Not Horsing Around

Freshman Annika RImmer’s sport is a little different than others

Macey Franko

Some people play soccer, some play football, but not for freshman Annika Rimmer, rides horses and has been since she was little.

“I’ve been riding my whole life but got serious when I was 5,”  Rimmer said. “Riding is the main sport I have always done. I have done school basketball and other sports like ice skating, soccer, gymnastics and other stuff, but riding was for me.”

Rimmer’s family is supportive of her too.

“My mom grew up riding and my dad met her like that so they love it,” said Rimmer. “They love watching me ride and support me. My sister and mom also ride.”

Her sister rides horses with her as well. “[I like it] when we ride together and help one another,” said senior Linnea Rimmer, Annika’s sister.

fullsizerenderSince Annika has been riding for almost 10 years, she has three horses.

“[My horses are] Highlander, Demilia and Mario”

“The highest I have jumped is probably 4’5 (1.35- meter 35)” said Rimmer, who matches her sister’s record.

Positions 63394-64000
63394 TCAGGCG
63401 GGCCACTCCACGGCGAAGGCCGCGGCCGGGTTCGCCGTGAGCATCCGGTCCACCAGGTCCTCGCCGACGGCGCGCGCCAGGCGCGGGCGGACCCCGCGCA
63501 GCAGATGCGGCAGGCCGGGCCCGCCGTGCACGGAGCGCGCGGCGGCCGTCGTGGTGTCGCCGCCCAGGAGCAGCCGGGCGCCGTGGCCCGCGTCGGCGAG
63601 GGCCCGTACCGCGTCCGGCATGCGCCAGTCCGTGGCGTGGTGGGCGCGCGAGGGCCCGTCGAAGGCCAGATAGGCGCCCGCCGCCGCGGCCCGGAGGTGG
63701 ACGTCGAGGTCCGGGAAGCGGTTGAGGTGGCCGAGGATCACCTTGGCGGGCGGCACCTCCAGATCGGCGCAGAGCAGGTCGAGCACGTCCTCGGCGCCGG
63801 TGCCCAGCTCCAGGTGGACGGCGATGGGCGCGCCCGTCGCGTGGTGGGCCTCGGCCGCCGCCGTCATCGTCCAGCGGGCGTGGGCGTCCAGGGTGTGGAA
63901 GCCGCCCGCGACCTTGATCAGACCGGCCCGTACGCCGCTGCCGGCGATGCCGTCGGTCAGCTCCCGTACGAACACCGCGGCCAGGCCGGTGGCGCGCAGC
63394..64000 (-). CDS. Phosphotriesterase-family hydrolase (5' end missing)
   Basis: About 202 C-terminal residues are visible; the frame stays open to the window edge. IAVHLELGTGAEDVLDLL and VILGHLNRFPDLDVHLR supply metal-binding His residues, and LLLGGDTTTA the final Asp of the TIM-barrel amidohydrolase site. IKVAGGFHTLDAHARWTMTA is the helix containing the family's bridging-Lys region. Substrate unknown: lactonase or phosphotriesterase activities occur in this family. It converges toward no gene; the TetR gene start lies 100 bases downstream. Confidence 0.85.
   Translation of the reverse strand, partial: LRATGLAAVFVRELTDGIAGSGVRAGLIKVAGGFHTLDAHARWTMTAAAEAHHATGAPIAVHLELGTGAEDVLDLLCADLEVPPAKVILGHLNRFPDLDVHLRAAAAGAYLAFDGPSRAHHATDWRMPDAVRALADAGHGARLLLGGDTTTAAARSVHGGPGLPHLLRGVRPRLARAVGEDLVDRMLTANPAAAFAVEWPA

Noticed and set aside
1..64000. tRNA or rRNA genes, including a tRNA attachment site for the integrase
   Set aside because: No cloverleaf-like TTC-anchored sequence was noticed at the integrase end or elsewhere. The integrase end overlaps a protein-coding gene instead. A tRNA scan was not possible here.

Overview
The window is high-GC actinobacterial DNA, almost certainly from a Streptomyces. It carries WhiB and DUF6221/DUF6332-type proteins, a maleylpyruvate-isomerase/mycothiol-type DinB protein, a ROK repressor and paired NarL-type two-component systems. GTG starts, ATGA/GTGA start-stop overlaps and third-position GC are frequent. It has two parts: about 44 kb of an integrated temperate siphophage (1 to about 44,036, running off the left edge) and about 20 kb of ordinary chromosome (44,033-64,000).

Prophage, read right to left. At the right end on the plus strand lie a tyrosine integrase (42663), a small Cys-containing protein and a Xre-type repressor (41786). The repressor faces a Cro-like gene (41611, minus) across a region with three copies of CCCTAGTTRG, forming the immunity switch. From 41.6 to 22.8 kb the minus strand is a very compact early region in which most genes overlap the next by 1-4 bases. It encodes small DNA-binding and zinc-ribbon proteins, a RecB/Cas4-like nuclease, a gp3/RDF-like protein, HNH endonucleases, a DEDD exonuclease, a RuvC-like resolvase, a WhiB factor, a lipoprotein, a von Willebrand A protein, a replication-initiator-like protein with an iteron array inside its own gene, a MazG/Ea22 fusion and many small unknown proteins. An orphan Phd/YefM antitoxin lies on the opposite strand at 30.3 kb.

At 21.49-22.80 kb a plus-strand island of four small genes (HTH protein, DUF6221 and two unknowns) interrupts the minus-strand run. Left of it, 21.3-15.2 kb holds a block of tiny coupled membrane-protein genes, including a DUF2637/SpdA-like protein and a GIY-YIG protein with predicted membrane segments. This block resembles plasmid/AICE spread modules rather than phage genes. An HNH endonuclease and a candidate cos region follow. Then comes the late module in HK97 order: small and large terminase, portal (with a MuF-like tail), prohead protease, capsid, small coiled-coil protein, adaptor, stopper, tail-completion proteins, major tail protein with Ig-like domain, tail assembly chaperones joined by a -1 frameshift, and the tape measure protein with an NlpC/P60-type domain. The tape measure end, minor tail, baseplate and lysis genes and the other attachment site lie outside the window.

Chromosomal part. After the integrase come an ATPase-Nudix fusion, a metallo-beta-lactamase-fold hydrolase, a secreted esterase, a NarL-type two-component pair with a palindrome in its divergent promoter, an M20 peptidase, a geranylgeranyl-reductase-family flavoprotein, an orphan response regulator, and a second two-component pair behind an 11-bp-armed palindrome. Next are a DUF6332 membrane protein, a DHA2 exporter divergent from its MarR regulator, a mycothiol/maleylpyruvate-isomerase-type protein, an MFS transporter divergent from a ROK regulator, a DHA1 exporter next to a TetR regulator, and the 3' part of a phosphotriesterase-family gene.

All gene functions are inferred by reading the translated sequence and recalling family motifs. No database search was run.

Annika also participates in competitions.

“I compete and a couple times a year,” Rimmer said, “It’s hard cause it’s really expensive and my sister also competes so just depends on the year.”

However the competitions aren’t always close to home.

“[For competitions] I have gone to St. Louis, Tulsa, Omaha, Colorado, Tennessee, Des Moines, local areas around Kansas and the American Royal.” Annika said.

Jumping is a big part in some horseback riding competitions.

“Well it depends if it’s a really good round, I get this really excited, happy feeling in my stomach,” said Rimmer talking about going over jumps. “But other than that it’s just like second nature to me.”

But horseback riding isn’t all fun and games all the time.

“I have gotten hurt. My horse Demilia bucked me off and stepped on my side, sending me to the ER.”  Annika said.

But that didn’t phase Rimmer, because she still rides horses.

Days at the barn are usually repetitive“Usually my friends are there so I talk to them while brushing and racking up my horse. Then once I’m done doing that I ride for about 15-30 minutes,” Rimmer said, “Then I have to cool [the horse] down. When I get off, I take off his tack and depending on the temperature I either put a cooler on him, or I rinse him off.  Then I clean my tack and put it away. I either move on to my next horse or help my sister untack.”

Even though horseback riding can be a lot of work, it can be rewarding, too.

“Being at the barn with my friends and going to competitions [is the best part of horseback riding,]” said Rimmer.